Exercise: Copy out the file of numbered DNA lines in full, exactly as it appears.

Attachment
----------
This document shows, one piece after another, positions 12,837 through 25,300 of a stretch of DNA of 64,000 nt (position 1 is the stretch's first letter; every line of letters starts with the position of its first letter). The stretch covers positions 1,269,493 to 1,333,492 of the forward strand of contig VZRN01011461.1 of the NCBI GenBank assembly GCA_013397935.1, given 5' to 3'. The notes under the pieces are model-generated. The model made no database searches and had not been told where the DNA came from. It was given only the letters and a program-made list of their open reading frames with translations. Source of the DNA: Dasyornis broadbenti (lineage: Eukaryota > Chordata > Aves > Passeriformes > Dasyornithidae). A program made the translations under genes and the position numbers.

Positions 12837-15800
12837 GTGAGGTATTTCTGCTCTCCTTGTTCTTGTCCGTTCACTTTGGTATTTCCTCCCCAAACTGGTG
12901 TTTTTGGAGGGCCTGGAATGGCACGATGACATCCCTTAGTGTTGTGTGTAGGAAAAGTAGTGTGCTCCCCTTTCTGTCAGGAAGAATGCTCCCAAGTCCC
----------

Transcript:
This document shows, one piece after another, positions 12,837 through 25,300 of a stretch of DNA of 64,000 nt (position 1 is the stretch's first letter; every line of letters starts with the position of its first letter). The stretch covers positions 1,269,493 to 1,333,492 of the forward strand of contig VZRN01011461.1 of the NCBI GenBank assembly GCA_013397935.1, given 5' to 3'. The notes under the pieces are model-generated. The model made no database searches and had not been told where the DNA came from. It was given only the letters and a program-made list of their open reading frames with translations. Source of the DNA: Dasyornis broadbenti (lineage: Eukaryota > Chordata > Aves > Passeriformes > Dasyornithidae). A program made the translations under genes and the position numbers.

Positions 12837-15800
12837 GTGAGGTATTTCTGCTCTCCTTGTTCTTGTCCGTTCACTTTGGTATTTCCTCCCCAAACTGGTG
12901 TTTTTGGAGGGCCTGGAATGGCACGATGACATCCCTTAGTGTTGTGTGTAGGAAAAGTAGTGTGCTCCCCTTTCTGTCAGGAAGAATGCTCCCAAGTCCC